⭐️The safety razor does not irritate my skin. At all.
I’ll risk over-sharing to tell you that I’ve been battling a painful allergic rash in one armpit for a few months. I think it’s from the baking soda in the natural deo that I just switched away from, but that’s for another post. Anyway, every time I shaved that armpit, it just flared everything up all over again and it would not get better. So I frequently had to skip shaving that side.
Since switching over to my new razor, I’ve been able to keep from looking like the hippie I am and have two shaved armpits, plus the rash has finally healed. Just in time for tank top season. If you have any trouble with skin irritation, you should really try a safety razor.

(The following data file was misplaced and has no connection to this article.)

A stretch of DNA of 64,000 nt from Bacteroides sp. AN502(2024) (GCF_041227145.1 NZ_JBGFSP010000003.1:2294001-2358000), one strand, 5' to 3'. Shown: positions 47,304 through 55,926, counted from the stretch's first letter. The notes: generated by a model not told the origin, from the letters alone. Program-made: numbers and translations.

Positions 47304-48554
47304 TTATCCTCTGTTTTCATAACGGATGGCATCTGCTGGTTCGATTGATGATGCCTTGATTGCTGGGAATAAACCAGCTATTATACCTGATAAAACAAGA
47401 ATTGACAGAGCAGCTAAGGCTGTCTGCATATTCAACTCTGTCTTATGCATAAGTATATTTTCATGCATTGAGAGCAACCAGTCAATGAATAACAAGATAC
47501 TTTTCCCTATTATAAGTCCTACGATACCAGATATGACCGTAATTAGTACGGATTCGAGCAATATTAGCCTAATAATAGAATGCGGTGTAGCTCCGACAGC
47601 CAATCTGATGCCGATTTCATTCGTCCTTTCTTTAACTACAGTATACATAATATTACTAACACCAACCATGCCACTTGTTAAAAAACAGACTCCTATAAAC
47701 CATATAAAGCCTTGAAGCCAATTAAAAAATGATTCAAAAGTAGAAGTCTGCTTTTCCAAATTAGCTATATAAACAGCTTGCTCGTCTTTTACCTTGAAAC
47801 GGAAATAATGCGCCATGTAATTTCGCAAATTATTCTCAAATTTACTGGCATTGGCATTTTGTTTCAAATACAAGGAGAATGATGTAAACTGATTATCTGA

Big Money Savings
⭐️And finally, the money savings is the cherry on top.
Cost of Disposables
Before I bought my Weishi, I was using a Gilette Venus plastic handle with disposable replacement heads. The handle cost me about $10 and replacement heads are about $3.33 each.
Cost of Zero Waste Razor
A safety razor that will literally last your entire lifetime costs in the range of $18-$35. I paid $23 for mine on Amazon. Replacement blades are $.27 a piece.
Here’s a timeline price comparison, assuming I used to swap out my disposable head every month and I use a new blade on my Weishi every 2 weeks.
Money Savings From Switching To A Safety Razor